Who knows AMD might do an Intel here & unlock these, for an undisclosed amount.
Posted on Reply
#19
OSdevr
theoneandonlymrk said:
I know ,They could always be tested to a degree , in reality their will be several check stages during production and packaging each presenting a new binning opportunity.
My last line was mild satire, or a try at it.
Ah, I get it now.
Posted on Reply
#20
trparky
Aw... what did the poor processor do to deserve that? :cry:
Posted on Reply
#21
nemesis.ie
I'm sure CaseKing sponsored him rather than it coming out of his own pocket, trade price at least.
Posted on Reply
#22
vega22
nemesis.ie said:
I'm sure CaseKing sponsored him rather than it coming out of his own pocket, trade price at least.
more likely es chips from asus i would bet.
Posted on Reply
#23
nemesis.ie
Well he did specifically say he "went and bought it" and it was not an ES ...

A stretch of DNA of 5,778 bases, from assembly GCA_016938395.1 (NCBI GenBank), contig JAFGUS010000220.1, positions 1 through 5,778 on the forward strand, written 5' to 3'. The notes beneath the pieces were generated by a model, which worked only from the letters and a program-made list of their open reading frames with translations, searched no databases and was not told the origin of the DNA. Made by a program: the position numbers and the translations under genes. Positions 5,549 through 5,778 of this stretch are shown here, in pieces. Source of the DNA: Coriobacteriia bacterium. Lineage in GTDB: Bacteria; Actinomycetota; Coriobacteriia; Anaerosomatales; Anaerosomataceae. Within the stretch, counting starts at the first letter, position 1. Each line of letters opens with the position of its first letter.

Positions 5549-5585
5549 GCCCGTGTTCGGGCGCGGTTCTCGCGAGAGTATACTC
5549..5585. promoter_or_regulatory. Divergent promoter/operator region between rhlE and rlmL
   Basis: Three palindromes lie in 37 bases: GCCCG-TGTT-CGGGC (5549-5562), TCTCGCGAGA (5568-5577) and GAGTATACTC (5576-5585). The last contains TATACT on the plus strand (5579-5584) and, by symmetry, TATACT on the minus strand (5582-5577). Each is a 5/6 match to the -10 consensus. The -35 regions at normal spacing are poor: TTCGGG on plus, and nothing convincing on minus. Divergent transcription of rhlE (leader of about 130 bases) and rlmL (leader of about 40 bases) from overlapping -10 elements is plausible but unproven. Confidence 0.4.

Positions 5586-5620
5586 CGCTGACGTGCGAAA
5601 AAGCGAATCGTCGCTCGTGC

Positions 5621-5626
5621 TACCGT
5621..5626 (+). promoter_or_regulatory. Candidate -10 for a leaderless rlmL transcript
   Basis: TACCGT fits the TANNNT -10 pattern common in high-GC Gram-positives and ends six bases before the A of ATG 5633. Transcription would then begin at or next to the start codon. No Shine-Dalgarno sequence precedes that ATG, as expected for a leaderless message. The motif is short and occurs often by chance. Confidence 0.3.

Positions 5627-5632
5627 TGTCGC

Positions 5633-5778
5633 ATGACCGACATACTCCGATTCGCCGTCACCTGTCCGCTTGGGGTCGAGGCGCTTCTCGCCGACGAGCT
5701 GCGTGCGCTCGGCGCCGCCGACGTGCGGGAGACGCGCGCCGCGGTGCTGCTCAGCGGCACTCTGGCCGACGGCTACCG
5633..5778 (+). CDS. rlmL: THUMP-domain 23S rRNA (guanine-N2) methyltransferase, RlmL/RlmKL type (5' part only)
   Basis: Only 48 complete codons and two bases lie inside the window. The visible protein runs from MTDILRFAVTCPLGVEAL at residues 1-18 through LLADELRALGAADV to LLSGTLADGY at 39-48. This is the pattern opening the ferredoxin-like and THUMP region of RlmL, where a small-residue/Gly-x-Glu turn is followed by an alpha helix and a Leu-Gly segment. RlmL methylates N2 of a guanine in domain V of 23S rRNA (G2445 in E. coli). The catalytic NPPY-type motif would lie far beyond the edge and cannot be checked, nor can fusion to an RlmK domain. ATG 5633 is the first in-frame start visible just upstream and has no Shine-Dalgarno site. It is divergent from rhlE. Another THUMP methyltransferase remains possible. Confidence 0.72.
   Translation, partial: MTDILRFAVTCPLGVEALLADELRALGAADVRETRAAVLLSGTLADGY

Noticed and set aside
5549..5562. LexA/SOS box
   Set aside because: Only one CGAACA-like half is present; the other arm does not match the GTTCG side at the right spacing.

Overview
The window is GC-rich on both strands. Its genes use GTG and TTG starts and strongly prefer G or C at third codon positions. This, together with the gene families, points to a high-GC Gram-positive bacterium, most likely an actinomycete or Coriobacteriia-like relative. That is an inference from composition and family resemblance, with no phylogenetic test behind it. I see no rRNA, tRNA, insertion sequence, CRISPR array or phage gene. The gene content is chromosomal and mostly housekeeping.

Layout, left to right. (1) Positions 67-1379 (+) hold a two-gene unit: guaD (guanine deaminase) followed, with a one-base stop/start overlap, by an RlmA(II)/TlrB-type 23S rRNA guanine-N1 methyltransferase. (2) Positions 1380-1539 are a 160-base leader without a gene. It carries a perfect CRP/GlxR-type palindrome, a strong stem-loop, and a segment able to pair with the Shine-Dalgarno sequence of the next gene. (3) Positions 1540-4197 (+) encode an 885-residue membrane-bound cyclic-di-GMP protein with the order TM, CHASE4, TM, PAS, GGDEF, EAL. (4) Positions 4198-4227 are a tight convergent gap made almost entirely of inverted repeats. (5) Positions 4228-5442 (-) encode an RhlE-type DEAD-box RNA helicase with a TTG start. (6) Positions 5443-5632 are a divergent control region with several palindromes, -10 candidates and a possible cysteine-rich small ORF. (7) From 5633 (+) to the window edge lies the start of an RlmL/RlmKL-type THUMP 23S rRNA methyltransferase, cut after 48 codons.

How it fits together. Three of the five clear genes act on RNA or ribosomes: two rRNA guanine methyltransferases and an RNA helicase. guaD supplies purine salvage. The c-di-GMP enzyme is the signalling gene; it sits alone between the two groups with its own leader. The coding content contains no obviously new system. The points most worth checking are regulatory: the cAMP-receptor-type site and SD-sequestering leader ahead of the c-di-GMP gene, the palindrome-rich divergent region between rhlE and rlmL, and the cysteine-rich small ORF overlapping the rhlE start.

Posted on Reply
#24
MagnyCours
newtekie1 said:
I'm pretty sure the CPU was already dead. In his original TH de-lidding video he said that the CPU did not survive the de-lidding process. So I'm guessing he used that dead CPU.

And he wasn't intending to kill the CPU when he did the original de-lidding, it was unfortunate that it died.
The one he used in this particular video is a new, retail purchased CPU.
Posted on Reply
#25
Dave65
newtekie1 said:
I'm pretty sure the CPU was already dead. In his original TH de-lidding video he said that the CPU did not survive the de-lidding process. So I'm guessing he used that dead CPU.

And he wasn't intending to kill the CPU when he did the original de-lidding, it was unfortunate that it died.
No, if you watch his video he went out and purchased this cpu with his own money, it was NOT the engineering sample from before..